Wednesday, 23 July 2014

Victims of the system

It has long been said that the government’s austerity agenda at a time of economic stagnation will increase housing need. The accusation from London women’s refuge Eaves and others that the capital’s councils are failing people fleeing domestic violence, gives this concern a face.

So why is this happening? It would be easy to dismiss these claims as squeals of protest from organisations facing funding cuts, but recent cases in Hounslow in west London suggest otherwise. That councils are facing average funding cuts of 27 per cent by April 2015 is true and cuts are being made to local authority domestic violence services. Yet, it beggars belief that any public servant would set out to make savings by deliberately refusing to assess victims of domestic violence and accept them as homeless.

A more likely theory is, as in Hounslow, procedures are simply not up to scratch and, as a result, a dangerously poor service is being provided. It shouldn’t take the intervention of the Local Government Ombudsman to point this out, but now that it has Hounslow has responded by overhauling its approach and is providing staff training on how to identify and respond to potential cases of domestic abuse.

A similar approach has been followed by housing association Peabody, with sobering results. Three years ago it set out to ensure all its staff who came into contact with customers were trained to spot and report possible cases of domestic violence. It has since seen the number of reported cases rise from four in 2007 to more than 80 in 2011. It is now providing this training to other social landlords and we’ll shortly be publishing a more detailed article on this.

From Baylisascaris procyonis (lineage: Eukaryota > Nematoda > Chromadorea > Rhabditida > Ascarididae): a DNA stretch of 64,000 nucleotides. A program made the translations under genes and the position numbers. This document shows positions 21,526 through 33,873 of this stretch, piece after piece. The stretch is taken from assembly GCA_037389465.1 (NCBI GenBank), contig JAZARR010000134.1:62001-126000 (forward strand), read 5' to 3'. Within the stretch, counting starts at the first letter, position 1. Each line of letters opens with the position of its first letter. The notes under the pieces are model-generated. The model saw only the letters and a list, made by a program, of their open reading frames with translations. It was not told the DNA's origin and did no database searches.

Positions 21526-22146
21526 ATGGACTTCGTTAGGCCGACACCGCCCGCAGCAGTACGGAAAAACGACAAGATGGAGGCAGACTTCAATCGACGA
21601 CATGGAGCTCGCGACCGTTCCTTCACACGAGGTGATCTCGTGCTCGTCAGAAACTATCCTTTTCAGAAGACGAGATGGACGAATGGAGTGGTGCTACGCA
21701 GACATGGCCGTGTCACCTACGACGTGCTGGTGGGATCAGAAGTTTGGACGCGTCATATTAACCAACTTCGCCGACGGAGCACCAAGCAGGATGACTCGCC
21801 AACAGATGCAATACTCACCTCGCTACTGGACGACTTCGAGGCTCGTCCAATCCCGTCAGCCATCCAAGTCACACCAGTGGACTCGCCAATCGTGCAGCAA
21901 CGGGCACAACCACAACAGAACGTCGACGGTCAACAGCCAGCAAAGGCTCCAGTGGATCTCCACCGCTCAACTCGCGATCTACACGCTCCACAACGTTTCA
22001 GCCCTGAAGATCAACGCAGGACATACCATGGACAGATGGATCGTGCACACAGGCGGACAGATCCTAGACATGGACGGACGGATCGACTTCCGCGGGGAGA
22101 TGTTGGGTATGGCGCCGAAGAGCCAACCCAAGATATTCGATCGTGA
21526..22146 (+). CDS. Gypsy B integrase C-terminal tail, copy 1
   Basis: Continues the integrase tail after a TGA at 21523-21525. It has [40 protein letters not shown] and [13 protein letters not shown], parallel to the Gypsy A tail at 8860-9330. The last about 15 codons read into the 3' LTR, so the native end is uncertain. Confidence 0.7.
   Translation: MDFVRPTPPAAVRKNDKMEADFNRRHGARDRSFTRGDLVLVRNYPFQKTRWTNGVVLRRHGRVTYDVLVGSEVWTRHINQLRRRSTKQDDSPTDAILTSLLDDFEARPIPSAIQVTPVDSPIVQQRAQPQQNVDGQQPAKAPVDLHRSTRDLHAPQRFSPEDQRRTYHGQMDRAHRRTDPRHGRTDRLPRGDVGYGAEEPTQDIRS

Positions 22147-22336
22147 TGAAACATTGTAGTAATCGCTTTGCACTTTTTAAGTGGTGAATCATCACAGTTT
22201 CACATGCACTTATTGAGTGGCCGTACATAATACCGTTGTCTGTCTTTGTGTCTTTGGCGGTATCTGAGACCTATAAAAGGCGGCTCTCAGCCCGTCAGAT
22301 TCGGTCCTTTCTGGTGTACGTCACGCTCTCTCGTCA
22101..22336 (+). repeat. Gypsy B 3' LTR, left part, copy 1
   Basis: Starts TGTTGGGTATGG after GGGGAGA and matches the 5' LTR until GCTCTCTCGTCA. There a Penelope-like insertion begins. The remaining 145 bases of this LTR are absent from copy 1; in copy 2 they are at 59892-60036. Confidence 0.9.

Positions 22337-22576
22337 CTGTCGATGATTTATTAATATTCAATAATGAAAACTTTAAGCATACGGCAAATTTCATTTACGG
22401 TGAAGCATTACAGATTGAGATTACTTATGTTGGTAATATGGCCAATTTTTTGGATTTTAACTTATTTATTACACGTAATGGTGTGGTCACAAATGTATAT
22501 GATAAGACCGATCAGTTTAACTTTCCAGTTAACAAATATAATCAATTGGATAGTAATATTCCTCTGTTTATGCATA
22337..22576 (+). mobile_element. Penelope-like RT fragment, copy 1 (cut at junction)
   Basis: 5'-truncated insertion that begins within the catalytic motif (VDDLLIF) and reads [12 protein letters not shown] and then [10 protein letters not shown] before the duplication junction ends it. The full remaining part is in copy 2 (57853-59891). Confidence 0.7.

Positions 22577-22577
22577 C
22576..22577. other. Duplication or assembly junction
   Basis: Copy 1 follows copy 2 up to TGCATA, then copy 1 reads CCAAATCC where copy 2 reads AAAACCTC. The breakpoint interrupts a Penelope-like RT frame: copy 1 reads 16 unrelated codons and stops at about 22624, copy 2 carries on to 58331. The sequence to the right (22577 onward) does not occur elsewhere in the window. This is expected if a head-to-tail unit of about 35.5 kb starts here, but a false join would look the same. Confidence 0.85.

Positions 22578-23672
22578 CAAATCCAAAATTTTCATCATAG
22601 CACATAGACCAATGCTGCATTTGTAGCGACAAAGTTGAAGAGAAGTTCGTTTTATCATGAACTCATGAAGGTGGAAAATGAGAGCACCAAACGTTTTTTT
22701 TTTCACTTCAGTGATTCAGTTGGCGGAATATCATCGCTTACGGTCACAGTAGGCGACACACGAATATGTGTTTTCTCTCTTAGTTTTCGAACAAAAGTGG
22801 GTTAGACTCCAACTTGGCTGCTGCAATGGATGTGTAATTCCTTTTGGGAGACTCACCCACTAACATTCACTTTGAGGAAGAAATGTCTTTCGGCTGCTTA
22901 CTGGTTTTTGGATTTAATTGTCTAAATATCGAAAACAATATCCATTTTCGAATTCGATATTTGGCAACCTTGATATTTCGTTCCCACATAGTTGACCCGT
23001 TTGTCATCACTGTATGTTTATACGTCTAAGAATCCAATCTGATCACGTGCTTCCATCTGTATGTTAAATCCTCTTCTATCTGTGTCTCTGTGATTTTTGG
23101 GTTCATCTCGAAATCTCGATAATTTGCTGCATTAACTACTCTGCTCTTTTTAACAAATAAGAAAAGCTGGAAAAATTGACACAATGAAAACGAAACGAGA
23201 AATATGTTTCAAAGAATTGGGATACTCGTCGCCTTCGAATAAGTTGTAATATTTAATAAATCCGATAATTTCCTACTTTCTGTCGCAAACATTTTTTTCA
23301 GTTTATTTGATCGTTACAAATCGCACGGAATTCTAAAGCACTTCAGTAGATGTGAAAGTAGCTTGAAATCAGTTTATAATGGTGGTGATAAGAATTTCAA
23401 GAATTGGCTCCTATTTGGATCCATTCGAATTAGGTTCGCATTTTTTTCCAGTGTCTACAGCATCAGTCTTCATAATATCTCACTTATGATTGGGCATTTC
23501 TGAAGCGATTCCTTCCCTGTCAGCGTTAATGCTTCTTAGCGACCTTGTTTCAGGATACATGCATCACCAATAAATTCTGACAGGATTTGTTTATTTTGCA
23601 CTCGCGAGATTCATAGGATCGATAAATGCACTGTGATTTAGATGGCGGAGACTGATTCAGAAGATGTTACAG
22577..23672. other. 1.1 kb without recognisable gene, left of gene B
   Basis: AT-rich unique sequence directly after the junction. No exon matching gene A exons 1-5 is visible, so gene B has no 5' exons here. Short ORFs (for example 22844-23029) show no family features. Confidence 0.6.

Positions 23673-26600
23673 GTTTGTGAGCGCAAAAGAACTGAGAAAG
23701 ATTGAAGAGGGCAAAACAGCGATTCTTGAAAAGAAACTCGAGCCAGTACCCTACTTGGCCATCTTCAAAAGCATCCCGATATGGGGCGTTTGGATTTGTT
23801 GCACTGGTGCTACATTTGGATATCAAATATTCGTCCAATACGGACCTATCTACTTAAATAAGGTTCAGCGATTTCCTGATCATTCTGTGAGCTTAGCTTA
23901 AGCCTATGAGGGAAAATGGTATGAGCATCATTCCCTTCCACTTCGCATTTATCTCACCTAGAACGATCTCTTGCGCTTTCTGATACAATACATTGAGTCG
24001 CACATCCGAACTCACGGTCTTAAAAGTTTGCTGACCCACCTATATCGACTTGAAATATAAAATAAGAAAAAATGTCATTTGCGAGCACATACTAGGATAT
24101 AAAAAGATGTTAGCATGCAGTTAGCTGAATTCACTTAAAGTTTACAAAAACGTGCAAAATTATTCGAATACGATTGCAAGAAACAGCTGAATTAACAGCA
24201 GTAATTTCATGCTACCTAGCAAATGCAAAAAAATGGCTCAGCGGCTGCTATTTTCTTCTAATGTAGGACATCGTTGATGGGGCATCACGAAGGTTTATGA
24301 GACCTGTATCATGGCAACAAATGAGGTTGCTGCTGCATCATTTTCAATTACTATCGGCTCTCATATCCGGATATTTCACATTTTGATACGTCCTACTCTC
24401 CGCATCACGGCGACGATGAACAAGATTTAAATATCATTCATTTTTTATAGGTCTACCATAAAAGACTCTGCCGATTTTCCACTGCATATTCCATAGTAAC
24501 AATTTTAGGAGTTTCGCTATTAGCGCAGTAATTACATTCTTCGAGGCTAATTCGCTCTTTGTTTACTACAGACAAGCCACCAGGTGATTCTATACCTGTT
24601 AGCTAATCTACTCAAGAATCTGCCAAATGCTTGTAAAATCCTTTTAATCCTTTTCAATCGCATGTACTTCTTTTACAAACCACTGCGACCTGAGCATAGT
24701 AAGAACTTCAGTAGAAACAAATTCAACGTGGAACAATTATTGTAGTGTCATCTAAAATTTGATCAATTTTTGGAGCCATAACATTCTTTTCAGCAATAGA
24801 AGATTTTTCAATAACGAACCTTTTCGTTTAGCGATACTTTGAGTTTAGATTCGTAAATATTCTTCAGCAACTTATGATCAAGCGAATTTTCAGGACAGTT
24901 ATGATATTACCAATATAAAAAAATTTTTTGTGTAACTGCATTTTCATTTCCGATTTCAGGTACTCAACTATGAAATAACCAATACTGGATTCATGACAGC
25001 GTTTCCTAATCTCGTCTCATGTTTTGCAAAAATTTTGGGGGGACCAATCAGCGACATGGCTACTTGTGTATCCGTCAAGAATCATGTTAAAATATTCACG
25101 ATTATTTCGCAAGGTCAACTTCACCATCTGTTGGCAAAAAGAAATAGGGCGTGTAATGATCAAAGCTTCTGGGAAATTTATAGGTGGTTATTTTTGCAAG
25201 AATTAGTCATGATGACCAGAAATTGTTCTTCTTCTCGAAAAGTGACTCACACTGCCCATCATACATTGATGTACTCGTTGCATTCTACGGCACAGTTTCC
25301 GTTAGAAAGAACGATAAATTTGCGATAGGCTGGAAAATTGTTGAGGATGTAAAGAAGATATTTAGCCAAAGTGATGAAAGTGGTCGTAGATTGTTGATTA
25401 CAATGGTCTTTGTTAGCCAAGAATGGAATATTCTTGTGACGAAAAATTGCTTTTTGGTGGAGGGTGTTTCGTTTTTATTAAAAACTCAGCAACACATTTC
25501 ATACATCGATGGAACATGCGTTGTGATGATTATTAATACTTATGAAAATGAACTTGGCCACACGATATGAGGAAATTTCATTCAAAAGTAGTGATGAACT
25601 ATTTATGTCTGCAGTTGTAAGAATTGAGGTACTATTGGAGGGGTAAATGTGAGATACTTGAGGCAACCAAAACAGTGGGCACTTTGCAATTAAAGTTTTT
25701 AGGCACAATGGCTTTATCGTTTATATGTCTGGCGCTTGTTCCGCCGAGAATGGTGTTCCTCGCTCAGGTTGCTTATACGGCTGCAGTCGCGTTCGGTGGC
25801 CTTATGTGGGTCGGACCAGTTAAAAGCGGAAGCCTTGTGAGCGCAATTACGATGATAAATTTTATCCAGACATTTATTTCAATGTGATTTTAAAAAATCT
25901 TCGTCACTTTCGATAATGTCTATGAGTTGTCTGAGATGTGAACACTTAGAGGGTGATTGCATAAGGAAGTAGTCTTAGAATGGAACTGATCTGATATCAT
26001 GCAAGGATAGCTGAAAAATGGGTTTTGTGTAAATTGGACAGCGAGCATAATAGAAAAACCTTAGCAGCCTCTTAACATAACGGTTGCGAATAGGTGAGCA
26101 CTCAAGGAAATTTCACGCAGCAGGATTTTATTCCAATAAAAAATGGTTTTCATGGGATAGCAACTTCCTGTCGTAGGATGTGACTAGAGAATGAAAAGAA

Once cases of domestic violence have been identified, local authorities have a ready-made approach provided by their social work colleagues. A clear failing in the tragic example of Baby P in Haringey was that there was no central forum for assessing cases involving other agencies such as the police and housing providers. The better local authorities, such as Newham, are now implementing this structure and ensuring all staff know where to report concerns about domestic violence. All councils must now follow suit and ensure they are not doing too little too late.

Readers' comments (4)

  • "All councils must now follow suit and ensure they are not doing too little too late."

    Some will, some won't, some wil follow suit in a half-hearted way... Instead of giving victims the tools legal and financial to force those legally bound to help them to do so they are being left living in misery and suffering in hope that something is done. Make sure the victims are given powers to have managers and directors sacked the moment they fail to help them and ALL will follow suit...

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  • C'mon Sense

    But surely this is a positive outcome? Why must you always be so negative tenantplus? Do you need uplifting?

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  • Stuart its good that through your pages you are raising these issues for those who in reality do not have a voice or anyone to go to in their time of need. But remember there are also many other instances of tenants suffering injury or even death due to their age, disability, vulnerability, mental health issues and even dangerous or anti social neighbours. Domestic violence is clearly a very serious issue - but there are so many other equally or more vulnerable in our society that cannot escape the abuse, violence and suffering they have to live with.

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  • C'mon Sense | 05/04/2012 2:22 pm

    But surely this is a positive outcome? Why must you always be so negative tenantplus? Do you need uplifting?
    ========
    I am very positive, as I think that to by saying "Make sure the victims are given powers to have managers and directors sacked the moment they fail to help them and ALL will follow suit... " will actually insure something could be achieved for the victims... But of course you probably are a manager or someone who would be sacked, and you wouldn't like that... I perfectly understand your bias at seeing being effective as being negative.

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